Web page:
Some of his anecdotes contain such subtle satire that expressing them in the form of popular humor elevates his value to the highest degree.

Yes, he enjoys speaking in a contrary manner. However, there is no mockery or insult in him. Outgoing, cheerful, fatherly, and rational, he stands out as a character. He is quick-witted. The Turkish people appreciate figurative and allegorical speech, and his anecdotes have articulated the feelings of people.

A smile immediately forms on the lips at the mere mention of his name. Then, a wise, meaningful, pleasant, and amusing anecdote is expected. He is engaged with his personal circle, consisting of his wife, daughter, son, and donkey. His private world, which includes his students whom he loved and who loved him, locals, villagers, and townspeople, revolves around the triangle formed by Akşehir, Sivrihisar, and the village.

Popular Expressions

One of the events that has clouded the historical personality of Hodja is that the famous story of "appraising in the bath," which originally occurred between the 14th-century poet Taceddin Ahmedi and Timur (Tamerlane) was attributed to Hodja in later sources.

There is a gap of 1.5 centuries between them. Timur who was frequently mentioned in Nasreddin Hodja anecdotes was actually the commander of the Mongol army occupying Anatolia at that time, known as Gaykhatu. The story goes that Nasreddin Hodja, in his role as a defterdar (treasurer), managed to occasionally meet with him, gaining his trust and winning the gratitude of the people by preventing his oppressions.

Nasreddin Hodja's strong worldview has influenced both his contemporaries and those who came after him. Various folk beliefs have emerged around his persona. Even after his death in Akşehir, it became a tradition to visit his grave and invite him to weddings. Many expressions in folk culture, such as a stranger searching for another stranger's donkey while singing a song (indicating that a stranger won't try to solve your problem by putting in actual effort), spreading flour on a rope (avoiding doing something by making up excuses), sawing off the branch one is sitting on, saying "you are right too," and "his mother is crying" (indicating he is suffering a lot), are based on him.

Some later writers like Güvâhî, Lâmiî Çelebi, Yahya bey Dukagjini, Nevizade Atai, have included his anecdotes and jokes in their books with moral lessons. The oldest among them is Saltukname from 1480. It contains two anecdotes. In Hikayat-i Kitab-ı Nasreddin (1571), there are 43 anecdotes, and in the illustrated Letaif-i Nasreddin (1883), there are 71. Today, there are around 500 anecdotes attributed to Hodja, but most of them have passed into fictional books.

A photo of Nasreddin Hodja's tomb as it looked a century and a half ago
A photo of Nasreddin Hodja's tomb as it looked a century and a half ago

His Tomb Is Another Joke

Evliya Çelebi, famous traveler and writer (d. 1682), mentions that those who go to Akşehir and do not visit Hodja will face a punishment, while those who do visit will definitely encounter amusing things. He also narrates an incident from his own experience: "To check if the rumors were true, I turned left from the wide road towards the cemetery and headed straight to the blessed tomb of Hodja on horseback. I greeted once, and when a voice responded with 'wa alaykumu as-salam' from inside the tomb, my horse got scared and stood on its hind legs. One of its legs went into a grave. Poor me, I was about to experience the torment of the grave. A voice from the tomb shouted, 'Sir, come here, give your alms, and then go in peace.' It turns out the one speaking was the caretaker of the tomb."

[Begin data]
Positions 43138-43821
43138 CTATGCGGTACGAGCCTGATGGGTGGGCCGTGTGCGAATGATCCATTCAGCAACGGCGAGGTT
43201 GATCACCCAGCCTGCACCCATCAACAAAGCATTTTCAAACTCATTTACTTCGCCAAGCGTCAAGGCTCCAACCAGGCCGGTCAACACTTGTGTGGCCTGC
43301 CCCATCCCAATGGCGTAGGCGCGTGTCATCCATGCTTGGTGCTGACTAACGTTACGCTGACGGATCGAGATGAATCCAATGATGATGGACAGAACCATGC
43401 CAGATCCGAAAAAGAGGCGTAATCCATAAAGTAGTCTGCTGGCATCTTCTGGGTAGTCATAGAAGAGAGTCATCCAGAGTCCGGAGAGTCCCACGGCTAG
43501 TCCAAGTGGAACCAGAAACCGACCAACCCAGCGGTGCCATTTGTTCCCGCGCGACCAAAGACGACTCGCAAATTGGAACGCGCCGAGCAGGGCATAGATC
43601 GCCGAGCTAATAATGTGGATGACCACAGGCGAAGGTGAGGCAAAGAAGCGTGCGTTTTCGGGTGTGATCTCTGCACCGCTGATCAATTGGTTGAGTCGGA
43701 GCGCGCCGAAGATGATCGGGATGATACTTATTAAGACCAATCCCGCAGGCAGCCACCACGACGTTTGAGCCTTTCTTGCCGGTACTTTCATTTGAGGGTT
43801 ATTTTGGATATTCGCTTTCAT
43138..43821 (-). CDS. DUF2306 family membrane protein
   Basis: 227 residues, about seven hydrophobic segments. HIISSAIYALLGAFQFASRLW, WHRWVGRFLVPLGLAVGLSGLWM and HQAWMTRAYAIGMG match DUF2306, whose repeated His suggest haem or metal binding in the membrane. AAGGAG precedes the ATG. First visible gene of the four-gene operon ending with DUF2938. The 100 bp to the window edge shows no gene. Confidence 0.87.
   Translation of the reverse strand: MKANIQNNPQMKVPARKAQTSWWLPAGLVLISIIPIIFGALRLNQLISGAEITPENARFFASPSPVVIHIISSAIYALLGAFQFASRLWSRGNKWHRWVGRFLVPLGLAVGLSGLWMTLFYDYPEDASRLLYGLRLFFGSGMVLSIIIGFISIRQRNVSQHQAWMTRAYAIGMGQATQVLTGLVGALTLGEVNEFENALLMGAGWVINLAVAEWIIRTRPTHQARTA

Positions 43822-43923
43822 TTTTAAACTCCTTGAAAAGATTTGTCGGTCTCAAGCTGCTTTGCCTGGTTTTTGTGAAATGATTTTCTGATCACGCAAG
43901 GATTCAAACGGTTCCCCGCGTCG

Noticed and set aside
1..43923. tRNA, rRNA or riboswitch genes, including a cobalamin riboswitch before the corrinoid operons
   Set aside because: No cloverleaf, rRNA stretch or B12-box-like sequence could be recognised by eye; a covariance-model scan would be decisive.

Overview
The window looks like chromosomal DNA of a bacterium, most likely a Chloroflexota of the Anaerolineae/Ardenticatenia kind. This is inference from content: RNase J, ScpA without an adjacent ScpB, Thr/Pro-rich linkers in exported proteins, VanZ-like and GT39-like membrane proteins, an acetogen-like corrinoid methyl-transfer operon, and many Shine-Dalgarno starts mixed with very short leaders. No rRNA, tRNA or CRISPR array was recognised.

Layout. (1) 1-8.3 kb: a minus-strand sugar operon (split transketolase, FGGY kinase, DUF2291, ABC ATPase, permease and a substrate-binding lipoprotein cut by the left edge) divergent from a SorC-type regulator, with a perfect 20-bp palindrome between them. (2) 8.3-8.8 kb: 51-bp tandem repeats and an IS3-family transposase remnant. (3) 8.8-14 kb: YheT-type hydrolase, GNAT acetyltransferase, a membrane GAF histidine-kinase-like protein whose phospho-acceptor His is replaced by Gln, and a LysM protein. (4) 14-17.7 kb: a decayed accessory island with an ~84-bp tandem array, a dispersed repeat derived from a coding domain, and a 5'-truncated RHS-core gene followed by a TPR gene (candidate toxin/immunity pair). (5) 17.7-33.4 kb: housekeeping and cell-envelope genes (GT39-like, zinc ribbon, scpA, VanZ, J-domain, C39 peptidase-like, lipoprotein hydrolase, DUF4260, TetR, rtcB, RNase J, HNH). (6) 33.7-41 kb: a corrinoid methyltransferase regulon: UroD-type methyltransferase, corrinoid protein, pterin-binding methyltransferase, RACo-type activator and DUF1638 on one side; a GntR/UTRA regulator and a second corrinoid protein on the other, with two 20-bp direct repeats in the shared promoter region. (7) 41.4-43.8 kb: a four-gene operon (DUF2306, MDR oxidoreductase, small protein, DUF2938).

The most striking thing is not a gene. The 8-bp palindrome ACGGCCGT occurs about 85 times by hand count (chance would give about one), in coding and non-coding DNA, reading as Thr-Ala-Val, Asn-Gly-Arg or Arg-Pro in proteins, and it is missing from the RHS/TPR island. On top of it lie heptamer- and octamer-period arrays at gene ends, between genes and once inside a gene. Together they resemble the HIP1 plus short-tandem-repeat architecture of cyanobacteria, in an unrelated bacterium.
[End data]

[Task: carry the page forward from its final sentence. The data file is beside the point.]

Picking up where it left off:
The tomb was a tent-shaped dome supported by columns in the middle of the cemetery. It had no walls but was closed with a large lock on a door. This door was considered as evidence of Hodja's eccentricity, and the expression "Nasreddin Hodja's Tomb" originated from there, referring to open and dilapidated places. In 1878, railings were added around it. In the restoration during the reign of Sultan Abdul Hamid II in 1905, a conical dome was built.

In an extensive article about Hodja in the magazine named Bosphorus, Gottfried Albert writes that he traveled to Anatolia in 1915. Albert mentions that when he visited Akşehir, he put the large lock he had built in Istanbul on the tomb there to caricaturize the view. The date of death on the gravestone is also written in reverse with the same eccentricity.

According to popular rumors, Hodja's wife is buried in the Kozağaç village of Akşehir. There used to be a ruined house in Hortu, which was said to belong to Hodja, and there were people claiming to be his descendants. The gravestone of his sons is in Sultana village in Sivrihisar, and the gravestone of his daughter is in Sivrihisar. Hızır Bey, the first qadi of Istanbul and the teacher of Sultan Mehmed II, is the grandson of Hodja's daughter.

A photo of the current state of Nasreddin Hodja's tomb
A photo of the current state of Nasreddin Hodja's tomb

Run Run!

A while after Hodja's passing, on a Friday, the people had gathered for prayer at the Akşehir Ulu Mosque. Just as the prayer was about to begin, the elderly caretaker of the tomb rushed to the mosque. He loudly exclaimed, "Oh congregation, just as I was about to leave the tomb a short while ago, Hodja appeared. He quickly told me to run to the Ulu Mosque, call all the congregation here; if anyone doesn't come, he won't forgive them." They did not want to believe it, but upon his insistence, they couldn't resist and rushed to the tomb. As soon as the mosque emptied, there was a loud noise, and the dome collapsed. Faced with this miracle, everyone once again deeply connected to Hodja.